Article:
The October 2012 WSJ and Vistage Small Business CEO Survey has some interesting points:
- 42% of Vistage members anticipate no change in the pace of economic growth in the next 12 months
- 50% of Vistage members expect to increase the number of people they employ in the year ahead
- 37% anticipate increases in fixed investments
- 65% expect higher revenues in the next year
- 50% anticipate higher profits in the next year
- 62% found that differences in the two candidates health care plan to be “critical”
- 61% found differences in economic stimulus between the two candidates to be “critical”
And to provide another point of view, here’s some information from the “Chief Executive Magazine” and their “Private Company CEO Compensation Report”:
- Only 68.6% of companies have a formal annual incentive plan. Having a formal annual incentive plan is positively correlated to profitability
- 74.5% of companies with greater than 5% profit margins have a plan like this
- compared to only 50.9% of unprofitable companies.
- The Board of Directors sets CEO pay in 58.5% of all companies. For companies with at least $100 million in annual revenue, 73.9% of those surveyed have the Board set CEO pay. There is no correlation between who sets CEO pay and company profitability.
- 54.4% of companies have a formal long-term incentive plan, but this is true for only 32.1% of unprofitable companies.
- 65.0% of companies allow all senior executives to be eligible for long-term incentives.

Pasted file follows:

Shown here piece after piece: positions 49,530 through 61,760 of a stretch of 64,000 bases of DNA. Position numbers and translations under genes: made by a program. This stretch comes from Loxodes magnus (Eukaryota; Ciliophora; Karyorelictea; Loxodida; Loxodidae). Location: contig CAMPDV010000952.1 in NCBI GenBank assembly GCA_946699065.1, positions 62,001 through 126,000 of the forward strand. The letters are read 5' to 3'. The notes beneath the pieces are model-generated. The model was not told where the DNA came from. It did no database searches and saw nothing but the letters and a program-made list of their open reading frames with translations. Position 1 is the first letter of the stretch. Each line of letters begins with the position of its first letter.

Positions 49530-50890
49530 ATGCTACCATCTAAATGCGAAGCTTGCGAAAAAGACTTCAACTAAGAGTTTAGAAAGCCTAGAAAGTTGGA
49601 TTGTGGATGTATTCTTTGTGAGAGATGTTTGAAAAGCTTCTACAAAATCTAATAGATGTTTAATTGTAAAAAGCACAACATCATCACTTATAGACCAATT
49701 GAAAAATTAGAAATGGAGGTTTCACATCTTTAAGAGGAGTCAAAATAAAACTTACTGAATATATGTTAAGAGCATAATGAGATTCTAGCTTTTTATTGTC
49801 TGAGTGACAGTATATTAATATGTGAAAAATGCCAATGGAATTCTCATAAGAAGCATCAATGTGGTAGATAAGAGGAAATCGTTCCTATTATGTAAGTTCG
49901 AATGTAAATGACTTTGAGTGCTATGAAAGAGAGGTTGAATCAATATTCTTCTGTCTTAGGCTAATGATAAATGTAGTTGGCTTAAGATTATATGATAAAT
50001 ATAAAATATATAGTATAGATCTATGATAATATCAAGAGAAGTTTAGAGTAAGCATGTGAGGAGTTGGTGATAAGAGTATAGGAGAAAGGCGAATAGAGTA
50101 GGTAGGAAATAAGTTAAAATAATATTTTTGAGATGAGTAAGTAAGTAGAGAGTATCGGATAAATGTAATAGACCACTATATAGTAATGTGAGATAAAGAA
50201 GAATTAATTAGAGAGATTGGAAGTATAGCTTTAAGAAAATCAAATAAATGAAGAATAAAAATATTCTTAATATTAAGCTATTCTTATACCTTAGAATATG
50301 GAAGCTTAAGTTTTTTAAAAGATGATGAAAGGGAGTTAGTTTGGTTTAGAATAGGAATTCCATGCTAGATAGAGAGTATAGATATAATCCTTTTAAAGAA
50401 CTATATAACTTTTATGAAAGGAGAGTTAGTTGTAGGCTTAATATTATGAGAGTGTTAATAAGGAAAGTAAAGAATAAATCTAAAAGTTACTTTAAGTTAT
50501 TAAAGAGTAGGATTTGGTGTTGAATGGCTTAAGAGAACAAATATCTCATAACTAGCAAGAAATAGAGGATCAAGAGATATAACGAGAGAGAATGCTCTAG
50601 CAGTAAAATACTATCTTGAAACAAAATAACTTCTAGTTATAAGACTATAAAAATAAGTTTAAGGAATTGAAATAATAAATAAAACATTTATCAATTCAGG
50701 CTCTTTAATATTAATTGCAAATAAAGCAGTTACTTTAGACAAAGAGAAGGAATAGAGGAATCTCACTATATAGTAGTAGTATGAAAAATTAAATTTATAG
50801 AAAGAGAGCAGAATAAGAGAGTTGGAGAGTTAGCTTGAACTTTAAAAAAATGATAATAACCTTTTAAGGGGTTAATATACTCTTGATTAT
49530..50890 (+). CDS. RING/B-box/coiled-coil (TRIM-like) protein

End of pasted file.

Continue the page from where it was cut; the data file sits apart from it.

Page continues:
- 85.7% of private equity-backed companies make all senior executives eligible. Smaller companies are less likely to give long term incentives to all senior executives.
Barron’s is, apparently, a “pay wall” on-line presence, so I will have to retype and paraphrase the information I want to share rather than my usual “link to it” method. for those of you with subscriptions, you can read the full article, the rest of us will have to take my summary! In their “Other Voices” column, Barron’s gave the 10/29/2012 space to John Marshall who is a small-business owner, Libertarian candidate for the Montana Legislature, and author of Silent Majority, published September 2012. Mr. Marshall had much to say about how many (certainly not all) “Big Business” need to “quit complaining” and making excuses and instead, get back to work.
“Big business has it in for President Barack Obama. There has been a constant stream of complaints by business leaders that the Obama administration is out of touch with American business. Complaints, such as the Obama administration is anti-business, that it doesn’t understand anything about business, and that new rules and regulations are hampering business, come from all sides.”
He sited several big business leaders as being the pot that called the kettle black. Meaning that while they complained about government, they took full advantage of government programs and bail-outs. Mr. Marshall suggested that GE, AIG, Chrysler and GM to name a few “didn’t understand anything about business, either.”
I have often suggested that our congress people and regulators are reactive, not pro-active in most cases. They find the need for regulation because their constituents believe they have been wronged by big (or in the case of compounding pharmaceutical companies, relatively small) business has wronged them and demand some sort of control to make sure people aren’t harmed going forward.
In a perfect world, we would not have to have regulation because all businesses would have their customers’ best interest at heart, not just their own. They would be trusted. Sadly, neither the politicians or business folks have earned the public’s trust and therefore we have regulation even in what we wish to describe as a free enterprise capitalist system. We can complain, or we can make sure we aren’t part of the problem. And to Mr. Marshall’s point, we can sit on all our capital or we can show we have faith in the system and be willing to invest in our companies and our employees.